The day-after-the-budget press conference was going rather well for Michael Ignatieff, until the predictable, inevitable question arose: If the Tories failed to win a majority in the coming election, would he form a coalition with the other parties to unseat them and form a government? In other words, is the Tory accusation, repeated at every opportunity, true?
“There’s a blue door and a red door in this election,” he said. Voters can take the blue door (the Conservatives) or the red door (the Liberals), ie they can elect a Conservative government or a Liberal government.
With respect sir, the questioner shouted back, you haven’t answered my question.
Ignatieff began again. “There’s a blue door and a red door…”
The pack took up the howl. “Answer the question!” “You haven’t answered the question!” At which Ignatieff — well, the only word is fled.
It was an astonishing debacle. He must have known the question was coming. For goodness sake, it’s the centrepiece of the Tory campaign. Has been for months. And this was the best answer he could come up with? Red door, blue door? Did he really think that obvious non-answer would be enough? Even the Toronto Star reporter was unimpressed.
The coalition issue is real. It is not some fiction created by the Tory war room. It is a cancer eating at the Liberal campaign, and it is only going to grow over time. That’s why Ignatieff doesn’t want to answer the question. But he has to. Because his refusal to answer will not be taken as ambiguity, but as, effectively, a yes: he won’t rule it out, because he wants to retain it as an option.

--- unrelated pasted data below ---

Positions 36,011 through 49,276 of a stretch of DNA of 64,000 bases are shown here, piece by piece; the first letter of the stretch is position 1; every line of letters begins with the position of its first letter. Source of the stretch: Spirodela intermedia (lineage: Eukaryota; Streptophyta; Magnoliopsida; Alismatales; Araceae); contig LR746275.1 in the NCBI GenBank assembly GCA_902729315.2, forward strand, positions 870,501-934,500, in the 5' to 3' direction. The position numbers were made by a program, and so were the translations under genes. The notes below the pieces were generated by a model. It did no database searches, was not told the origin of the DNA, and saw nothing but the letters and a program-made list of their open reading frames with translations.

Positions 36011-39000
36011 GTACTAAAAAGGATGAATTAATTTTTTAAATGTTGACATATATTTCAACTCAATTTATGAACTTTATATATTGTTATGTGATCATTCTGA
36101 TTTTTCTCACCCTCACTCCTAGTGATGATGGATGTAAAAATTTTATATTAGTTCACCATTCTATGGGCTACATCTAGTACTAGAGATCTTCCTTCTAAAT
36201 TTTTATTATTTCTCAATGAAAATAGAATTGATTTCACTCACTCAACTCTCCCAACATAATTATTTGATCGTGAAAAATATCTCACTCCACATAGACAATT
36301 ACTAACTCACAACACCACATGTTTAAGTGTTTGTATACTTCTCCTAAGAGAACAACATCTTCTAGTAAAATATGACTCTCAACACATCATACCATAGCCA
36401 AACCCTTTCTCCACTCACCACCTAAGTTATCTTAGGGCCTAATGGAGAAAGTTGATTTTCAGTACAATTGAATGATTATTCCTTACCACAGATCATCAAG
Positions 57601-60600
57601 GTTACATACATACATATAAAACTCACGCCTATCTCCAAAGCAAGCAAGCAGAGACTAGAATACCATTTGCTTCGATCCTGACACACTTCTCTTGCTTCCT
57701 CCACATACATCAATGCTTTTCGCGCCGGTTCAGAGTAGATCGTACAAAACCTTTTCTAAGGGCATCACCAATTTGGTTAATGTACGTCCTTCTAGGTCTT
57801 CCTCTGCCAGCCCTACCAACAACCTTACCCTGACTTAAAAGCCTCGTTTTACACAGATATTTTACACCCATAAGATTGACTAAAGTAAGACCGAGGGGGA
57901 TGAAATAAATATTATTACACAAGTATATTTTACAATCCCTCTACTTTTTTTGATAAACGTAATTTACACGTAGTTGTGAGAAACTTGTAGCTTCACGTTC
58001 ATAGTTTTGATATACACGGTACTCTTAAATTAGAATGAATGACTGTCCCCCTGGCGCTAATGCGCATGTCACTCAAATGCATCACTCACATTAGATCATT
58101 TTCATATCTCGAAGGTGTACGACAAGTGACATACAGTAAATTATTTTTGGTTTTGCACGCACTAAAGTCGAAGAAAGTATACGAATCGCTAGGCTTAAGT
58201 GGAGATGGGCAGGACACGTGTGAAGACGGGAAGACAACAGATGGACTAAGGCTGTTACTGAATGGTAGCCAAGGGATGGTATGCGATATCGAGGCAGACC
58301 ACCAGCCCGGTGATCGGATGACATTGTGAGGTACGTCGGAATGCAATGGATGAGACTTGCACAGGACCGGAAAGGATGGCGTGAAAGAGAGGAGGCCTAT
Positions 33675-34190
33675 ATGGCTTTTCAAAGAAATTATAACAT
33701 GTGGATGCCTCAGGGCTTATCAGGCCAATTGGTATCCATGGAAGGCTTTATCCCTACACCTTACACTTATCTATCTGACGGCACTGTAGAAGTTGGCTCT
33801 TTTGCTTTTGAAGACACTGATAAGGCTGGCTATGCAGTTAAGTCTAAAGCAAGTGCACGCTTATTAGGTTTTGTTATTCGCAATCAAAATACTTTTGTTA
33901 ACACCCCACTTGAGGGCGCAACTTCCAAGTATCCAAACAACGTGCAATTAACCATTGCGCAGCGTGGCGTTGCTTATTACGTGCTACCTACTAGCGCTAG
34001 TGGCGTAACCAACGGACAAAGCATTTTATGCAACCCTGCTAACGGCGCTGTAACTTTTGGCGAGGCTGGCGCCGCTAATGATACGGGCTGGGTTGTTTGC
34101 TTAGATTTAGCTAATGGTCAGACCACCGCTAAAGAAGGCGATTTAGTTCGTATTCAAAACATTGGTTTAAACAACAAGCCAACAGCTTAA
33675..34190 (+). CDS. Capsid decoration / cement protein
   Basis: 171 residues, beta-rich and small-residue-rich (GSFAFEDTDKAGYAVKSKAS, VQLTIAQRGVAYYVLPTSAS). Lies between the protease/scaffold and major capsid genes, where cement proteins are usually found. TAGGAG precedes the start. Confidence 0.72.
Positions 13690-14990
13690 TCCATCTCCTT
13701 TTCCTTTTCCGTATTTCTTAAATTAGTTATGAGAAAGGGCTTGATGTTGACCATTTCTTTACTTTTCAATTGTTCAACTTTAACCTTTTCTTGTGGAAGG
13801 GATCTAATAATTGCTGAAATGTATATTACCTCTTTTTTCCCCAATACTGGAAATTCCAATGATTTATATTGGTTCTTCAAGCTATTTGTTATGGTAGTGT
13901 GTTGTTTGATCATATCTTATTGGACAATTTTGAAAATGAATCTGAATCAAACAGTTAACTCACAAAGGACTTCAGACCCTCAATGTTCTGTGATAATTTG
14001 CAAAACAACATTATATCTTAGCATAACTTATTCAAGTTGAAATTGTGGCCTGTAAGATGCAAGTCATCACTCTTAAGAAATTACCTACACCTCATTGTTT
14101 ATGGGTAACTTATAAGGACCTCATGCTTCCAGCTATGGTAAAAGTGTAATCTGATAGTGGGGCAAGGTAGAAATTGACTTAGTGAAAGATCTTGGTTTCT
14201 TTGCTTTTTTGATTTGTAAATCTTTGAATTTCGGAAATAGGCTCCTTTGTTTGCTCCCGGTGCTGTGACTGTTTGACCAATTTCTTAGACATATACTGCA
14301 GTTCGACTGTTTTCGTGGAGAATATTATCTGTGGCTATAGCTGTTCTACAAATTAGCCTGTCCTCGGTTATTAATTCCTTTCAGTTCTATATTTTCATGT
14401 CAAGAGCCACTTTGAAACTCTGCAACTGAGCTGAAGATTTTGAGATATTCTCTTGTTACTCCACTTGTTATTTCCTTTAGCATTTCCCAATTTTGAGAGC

That’s praiseworthy, in a way: it beats Stéphane Dion, who did rule out forming a coalition with the NDP before the 2008 election, only to embrace it at the first opportunity. In that sense, Ignatieff is being at least half-way honourable. But it’s not as good as ruling it out, flatly and forever. Or, for that matter, ruling it in. The one thing he can’t do is just leave the question hanging. Because then he just looks devious.
Well, why shouldn’t he just say: Yes, if the situation arises, I may well join with the other parties to form a coalition government. There’s nothing wrong with that, is there? Many Liberals have openly advocated such an arrangement. Many commentators think it inevitable, even laudable. After all, it’s working pretty well in Britain, isn’t it?
All of which is true, up to a point. But only up to a point: worse, it’s beside the point. There’s nothing wrong with coalitions in principle. But not every coalition is the same. What made the coalition of 2008 so dubious were the particulars of the situation: the weakness of the Liberals, the absence of a credible leader, the potential for blackmail given the Liberals’ palpable fear of another election, and most of all, the involvement of the Bloc.